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Monday, 29 November 2010

The Rug Company

Carnival by Paul Smith 

I'm working on a number of projects at the moment where rugs and other soft furnishings are the key focus and each project could not be more different from the next. Luckily, for me, when it comes to rugs there is a huge variety of choice. 

 Magnolia Ice Wool by Vivienne Westward (great styling!) 

The Rug Company is a particularly great source for rugs. I like working with them because their service is outstanding and their rugs are made by hand and so you can alter any single colour, if you so wish - which can be handy for us interior designers...

Homegrown Blue by Edward Barber & Jay Osgerbey

One of the rooms I'm working on at the moment is a playroom (for a brother and sister aged 8 & 2). The existing accent colour is red. The brief is to introduce a new colour palette that will unite the built in shelving units sprayed in F&B's Shaded White with the red toy box.

1. Owl, 2. Fishes, 3.Butterfly by Edward Barber & Jay Osgerbey

Of these four designs, I'll probably present two or three - as much as I love the orange/butterfly rug, I feel it's going be too much for the room. What a shame, it is gorgeous, wouldn't you agree?

What a statement piece! The decision to capture the motion of the birds' wings is what makes this design so special. Such is the skill of the weavers that it could so easily pass for a graphic print or a painting. Just incredible.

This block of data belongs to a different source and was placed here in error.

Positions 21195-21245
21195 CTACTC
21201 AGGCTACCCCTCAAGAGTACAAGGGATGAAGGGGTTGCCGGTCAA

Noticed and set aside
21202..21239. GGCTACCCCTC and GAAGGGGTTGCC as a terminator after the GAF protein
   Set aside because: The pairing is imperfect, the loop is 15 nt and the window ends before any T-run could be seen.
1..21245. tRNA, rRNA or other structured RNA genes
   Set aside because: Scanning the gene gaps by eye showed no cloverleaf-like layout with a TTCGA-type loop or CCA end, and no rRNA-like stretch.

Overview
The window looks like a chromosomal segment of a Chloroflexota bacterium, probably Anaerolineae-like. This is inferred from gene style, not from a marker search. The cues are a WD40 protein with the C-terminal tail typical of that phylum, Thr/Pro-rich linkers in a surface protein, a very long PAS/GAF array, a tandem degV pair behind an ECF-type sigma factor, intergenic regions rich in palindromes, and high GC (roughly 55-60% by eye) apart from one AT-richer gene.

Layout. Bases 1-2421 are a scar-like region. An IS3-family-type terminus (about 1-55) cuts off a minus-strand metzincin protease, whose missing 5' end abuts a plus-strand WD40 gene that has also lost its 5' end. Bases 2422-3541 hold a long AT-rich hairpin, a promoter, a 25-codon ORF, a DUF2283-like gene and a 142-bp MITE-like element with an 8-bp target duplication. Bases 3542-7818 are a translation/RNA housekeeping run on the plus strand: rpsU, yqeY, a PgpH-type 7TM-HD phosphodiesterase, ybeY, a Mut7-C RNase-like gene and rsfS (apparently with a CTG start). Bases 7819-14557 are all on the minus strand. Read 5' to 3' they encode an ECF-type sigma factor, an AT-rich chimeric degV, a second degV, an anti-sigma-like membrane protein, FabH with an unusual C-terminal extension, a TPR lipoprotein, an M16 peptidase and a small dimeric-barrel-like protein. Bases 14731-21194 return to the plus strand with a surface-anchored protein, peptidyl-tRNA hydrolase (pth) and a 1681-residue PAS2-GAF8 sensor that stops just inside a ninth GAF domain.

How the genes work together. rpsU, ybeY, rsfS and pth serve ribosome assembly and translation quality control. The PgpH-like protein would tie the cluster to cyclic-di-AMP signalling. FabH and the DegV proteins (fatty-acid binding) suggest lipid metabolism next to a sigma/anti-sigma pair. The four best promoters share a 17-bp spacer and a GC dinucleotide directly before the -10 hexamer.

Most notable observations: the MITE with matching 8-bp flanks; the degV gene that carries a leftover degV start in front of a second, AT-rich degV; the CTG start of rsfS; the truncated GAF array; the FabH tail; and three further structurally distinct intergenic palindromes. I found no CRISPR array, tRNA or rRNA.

The styling shot is quite fetching. I love this rug because it is incredibly beautiful (and versatile!), but it also reminds me of the work of Bauhaus master weaver Gunta Stölzl as can be seen reproduced here by Christopher Farr. 

(I wrote my thesis on the influence Bauhaus weavers had on modern day weavers Ptolemy Mann and Kate Blee - I'll have to write a blog post about this to tell you tell more - both designers were adamant that there was no link, and yet...)

Palette by Fiona Curran

This is my absolute favourite design from The Rug Company. I go to see it (touch it) from time to time at the showroom when I'm researching for a project and it just blows me away. One day...

The quiet word is that rugs produced by The Rug Company are going to be highly collectible in years to come and if you were looking to make an investment, well, you could do worse...


  1. The links to and from and within Bauhaus keep surfacing and resurfacing it seems where ever my reading eyes wander these days.

    What I know about the Bauhaus would fit in a thimble but it has lately become one of my favorite topics - probably because I don't know that much about it. Looking forward to your blog post on the influence Bauhaus weavers had on modern day weavers.

    Hummingbird and Butterfly rugs are simply charming.

  2. Actually, I have a couple of blog posts on the Bauhaus saved as drafts - Anni & Josef Albers, for starters. However, your podcast on Johannes Itten must have made an impression because, here I am, less than 48 hours, blogging about it!